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The development impact of a best practice seasonal worker policy, Volume 1
 
Author:Gibson, John; McKenzie, David; Country:Pacific Islands;
Date Stored:2010/11/30Document Date:2010/11/01
Document Type:Policy Research Working PaperSubTopics:Small Area Estimation Poverty Mapping; Economic Theory & Research; Housing & Human Habitats; Population Policies; Anthropology
Language:EnglishMajor Sector:Industry and trade
Rel. Proj ID:4P-Monitoring And Evaluation-956091 -- -- P109069;Region:East Asia and Pacific
Report Number:WPS5488Sub Sectors:General industry and trade sector
Collection Title:Policy Research working paper ; no. WPS 5488TF No/Name:TF091717-PACIFIC FACILITY 3; TF092103-REGIONAL MIGRATION DIALOGUE
Volume No:1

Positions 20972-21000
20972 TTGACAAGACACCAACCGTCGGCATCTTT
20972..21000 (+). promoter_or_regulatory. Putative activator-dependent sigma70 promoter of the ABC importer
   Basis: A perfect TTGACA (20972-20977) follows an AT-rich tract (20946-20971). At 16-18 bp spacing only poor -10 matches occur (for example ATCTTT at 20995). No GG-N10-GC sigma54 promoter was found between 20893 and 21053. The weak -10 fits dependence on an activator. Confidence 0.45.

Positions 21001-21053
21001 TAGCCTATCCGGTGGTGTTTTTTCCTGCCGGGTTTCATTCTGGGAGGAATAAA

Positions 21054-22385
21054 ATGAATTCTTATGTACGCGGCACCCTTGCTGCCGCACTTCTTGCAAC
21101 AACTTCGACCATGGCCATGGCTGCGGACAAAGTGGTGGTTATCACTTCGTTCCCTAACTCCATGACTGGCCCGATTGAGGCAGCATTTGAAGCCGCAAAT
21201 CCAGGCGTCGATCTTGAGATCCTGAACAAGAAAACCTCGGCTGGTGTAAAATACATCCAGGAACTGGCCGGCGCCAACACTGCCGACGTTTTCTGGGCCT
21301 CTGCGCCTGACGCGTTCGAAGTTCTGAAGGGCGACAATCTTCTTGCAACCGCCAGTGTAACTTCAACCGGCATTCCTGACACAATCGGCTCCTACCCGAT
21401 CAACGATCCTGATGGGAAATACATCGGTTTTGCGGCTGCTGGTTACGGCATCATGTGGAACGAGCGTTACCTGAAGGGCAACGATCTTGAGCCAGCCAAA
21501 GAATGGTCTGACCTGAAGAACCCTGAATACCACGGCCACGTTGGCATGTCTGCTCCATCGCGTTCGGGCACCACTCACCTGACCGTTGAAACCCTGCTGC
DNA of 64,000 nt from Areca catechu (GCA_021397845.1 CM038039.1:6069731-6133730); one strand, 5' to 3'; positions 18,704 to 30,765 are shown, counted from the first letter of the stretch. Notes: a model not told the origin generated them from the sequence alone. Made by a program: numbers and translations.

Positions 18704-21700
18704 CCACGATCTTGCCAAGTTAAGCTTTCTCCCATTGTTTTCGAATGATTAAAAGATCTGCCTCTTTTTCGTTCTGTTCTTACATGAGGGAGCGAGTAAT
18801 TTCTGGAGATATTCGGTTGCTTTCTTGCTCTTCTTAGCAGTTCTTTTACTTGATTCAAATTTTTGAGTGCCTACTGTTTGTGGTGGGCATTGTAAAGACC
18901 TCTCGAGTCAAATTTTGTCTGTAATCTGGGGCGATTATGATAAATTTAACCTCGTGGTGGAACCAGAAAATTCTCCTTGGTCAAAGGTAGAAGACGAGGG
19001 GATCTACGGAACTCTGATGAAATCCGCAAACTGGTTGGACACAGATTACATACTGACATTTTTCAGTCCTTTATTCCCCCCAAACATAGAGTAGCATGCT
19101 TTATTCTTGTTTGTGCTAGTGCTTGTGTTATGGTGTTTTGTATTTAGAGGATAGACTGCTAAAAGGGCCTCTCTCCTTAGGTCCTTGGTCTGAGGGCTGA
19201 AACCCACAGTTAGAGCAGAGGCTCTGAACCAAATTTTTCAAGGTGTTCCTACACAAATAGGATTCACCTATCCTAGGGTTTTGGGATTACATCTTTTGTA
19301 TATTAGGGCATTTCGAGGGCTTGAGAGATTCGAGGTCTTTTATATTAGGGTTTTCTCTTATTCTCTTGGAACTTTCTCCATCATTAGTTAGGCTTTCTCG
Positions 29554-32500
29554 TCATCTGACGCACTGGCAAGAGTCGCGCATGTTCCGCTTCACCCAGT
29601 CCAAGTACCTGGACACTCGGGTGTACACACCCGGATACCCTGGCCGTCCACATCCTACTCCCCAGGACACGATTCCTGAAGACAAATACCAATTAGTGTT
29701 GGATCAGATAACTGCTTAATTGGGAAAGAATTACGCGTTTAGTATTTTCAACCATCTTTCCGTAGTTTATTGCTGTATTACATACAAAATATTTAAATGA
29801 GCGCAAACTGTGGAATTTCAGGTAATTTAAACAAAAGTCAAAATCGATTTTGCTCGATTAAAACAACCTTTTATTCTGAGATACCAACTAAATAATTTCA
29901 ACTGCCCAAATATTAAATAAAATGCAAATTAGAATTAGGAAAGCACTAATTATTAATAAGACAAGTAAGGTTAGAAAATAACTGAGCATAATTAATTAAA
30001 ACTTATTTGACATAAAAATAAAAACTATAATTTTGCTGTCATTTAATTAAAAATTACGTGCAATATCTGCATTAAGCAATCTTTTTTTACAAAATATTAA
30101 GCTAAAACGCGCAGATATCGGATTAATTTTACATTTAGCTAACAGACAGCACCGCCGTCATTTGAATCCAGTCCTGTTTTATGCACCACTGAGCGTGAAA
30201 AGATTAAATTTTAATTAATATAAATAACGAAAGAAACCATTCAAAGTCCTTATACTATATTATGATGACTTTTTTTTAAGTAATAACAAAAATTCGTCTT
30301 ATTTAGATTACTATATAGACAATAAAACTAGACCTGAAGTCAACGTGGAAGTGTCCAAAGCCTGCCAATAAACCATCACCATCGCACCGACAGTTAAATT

Summary: Seasonal migration programs are widely used around the world, and are increasingly seen as offering a potential "triple-win"-- benefiting the migrant, sending country, and receiving country. Yet there is a dearth of rigorous evidence as to their development impact, and concerns about whether the time periods involved are too short to realize much in the way of benefits, and whether poorer, less skilled households actually get to participate in such programs. This paper studies the development impacts of a recently introduced seasonal worker program that has been deemed to be "best practice." New Zealand's Recognized Seasonal Employer program was launched in 2007 with an explicit focus on development in the Pacific alongside the aim of benefiting employers at home. A multi-year prospective evaluation allows measurement of the impact of participation in this program on households and communities in Tonga and Vanuatu. Using a matched difference-in-differences analysis based on detailed surveys fielded before, during, and after participation, the authors find that the Recognized Seasonal Employer program has indeed had largely positive development impacts. It has increased income and consumption of households, allowed households to purchase more durable goods, increased the subjective standard of living, and had additional benefits at the community level. It also increased child schooling in Tonga. This should rank it among the most effective development policies evaluated to date. The policy was designed as a best practice example based on lessons elsewhere, and now should serve as a model for other countries to follow.

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